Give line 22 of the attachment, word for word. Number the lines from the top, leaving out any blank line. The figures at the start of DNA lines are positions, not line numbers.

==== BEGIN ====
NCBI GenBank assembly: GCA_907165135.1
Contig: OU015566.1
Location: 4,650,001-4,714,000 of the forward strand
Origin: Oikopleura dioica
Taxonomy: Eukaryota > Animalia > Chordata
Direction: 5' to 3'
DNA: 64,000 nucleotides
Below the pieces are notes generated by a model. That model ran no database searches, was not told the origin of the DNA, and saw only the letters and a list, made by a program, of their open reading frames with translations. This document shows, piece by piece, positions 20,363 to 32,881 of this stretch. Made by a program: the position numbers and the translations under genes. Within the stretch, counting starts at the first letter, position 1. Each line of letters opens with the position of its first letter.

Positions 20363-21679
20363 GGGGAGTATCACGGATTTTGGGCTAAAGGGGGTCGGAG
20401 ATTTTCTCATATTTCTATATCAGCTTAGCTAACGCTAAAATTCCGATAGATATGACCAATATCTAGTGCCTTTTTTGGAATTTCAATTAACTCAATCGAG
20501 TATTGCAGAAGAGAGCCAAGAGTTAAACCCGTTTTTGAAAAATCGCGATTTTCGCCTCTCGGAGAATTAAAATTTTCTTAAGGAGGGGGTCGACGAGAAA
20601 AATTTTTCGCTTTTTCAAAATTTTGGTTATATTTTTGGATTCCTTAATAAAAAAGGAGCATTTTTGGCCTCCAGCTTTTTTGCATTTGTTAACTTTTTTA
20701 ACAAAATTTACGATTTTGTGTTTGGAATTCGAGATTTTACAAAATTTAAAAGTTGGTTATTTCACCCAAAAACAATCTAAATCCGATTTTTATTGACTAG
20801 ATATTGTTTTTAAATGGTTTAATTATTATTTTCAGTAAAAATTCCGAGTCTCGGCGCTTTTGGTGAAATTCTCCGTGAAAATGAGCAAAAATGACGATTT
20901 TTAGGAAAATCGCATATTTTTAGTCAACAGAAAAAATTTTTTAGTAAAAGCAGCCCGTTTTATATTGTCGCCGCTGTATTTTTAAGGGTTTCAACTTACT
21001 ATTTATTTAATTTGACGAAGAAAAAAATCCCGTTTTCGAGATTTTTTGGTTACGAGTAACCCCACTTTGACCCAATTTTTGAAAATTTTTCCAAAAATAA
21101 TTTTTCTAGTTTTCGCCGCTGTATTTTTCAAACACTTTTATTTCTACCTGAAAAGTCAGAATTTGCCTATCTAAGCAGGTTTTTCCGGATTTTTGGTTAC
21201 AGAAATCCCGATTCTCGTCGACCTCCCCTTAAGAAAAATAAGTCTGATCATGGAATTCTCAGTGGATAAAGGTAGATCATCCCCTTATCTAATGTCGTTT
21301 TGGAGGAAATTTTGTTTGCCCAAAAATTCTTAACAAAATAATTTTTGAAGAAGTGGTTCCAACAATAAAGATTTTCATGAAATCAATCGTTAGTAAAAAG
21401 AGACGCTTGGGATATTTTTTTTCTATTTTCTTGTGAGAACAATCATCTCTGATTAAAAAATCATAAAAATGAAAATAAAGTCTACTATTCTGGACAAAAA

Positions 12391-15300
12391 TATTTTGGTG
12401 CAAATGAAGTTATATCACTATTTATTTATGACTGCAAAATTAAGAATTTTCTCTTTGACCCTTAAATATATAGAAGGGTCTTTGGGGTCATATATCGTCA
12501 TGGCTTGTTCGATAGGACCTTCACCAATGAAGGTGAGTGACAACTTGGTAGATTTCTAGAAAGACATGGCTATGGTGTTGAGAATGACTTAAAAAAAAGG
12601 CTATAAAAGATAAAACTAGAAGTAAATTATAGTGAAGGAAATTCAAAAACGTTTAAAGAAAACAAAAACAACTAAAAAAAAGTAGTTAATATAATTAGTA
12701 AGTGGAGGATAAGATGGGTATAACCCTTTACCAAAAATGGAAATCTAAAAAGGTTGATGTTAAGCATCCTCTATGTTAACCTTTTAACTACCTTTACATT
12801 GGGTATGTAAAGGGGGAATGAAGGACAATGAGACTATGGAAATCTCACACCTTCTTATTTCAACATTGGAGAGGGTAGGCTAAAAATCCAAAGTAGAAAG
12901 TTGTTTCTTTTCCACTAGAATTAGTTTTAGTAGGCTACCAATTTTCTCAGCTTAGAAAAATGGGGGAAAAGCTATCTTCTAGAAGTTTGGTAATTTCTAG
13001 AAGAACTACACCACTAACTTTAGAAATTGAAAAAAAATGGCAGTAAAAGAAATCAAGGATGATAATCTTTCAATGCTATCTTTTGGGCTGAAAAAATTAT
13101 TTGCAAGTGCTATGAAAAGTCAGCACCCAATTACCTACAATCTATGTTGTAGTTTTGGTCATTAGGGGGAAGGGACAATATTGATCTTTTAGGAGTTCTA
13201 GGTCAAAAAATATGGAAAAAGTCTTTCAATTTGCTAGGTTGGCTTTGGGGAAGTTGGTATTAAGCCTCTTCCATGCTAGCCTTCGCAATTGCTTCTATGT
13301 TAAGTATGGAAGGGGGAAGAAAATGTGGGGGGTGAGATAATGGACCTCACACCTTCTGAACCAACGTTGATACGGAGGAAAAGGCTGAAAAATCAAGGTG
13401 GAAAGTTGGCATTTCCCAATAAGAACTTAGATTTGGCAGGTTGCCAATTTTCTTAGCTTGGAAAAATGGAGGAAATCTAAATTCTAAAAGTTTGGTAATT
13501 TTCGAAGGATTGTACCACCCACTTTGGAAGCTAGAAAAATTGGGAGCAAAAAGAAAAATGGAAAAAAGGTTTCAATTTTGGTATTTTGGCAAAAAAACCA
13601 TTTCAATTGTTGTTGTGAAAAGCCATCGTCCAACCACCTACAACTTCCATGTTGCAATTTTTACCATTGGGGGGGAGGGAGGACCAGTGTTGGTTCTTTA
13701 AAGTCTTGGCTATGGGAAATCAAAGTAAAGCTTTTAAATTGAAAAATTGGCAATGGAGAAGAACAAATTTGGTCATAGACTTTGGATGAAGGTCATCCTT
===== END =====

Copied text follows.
Positions 12391-15300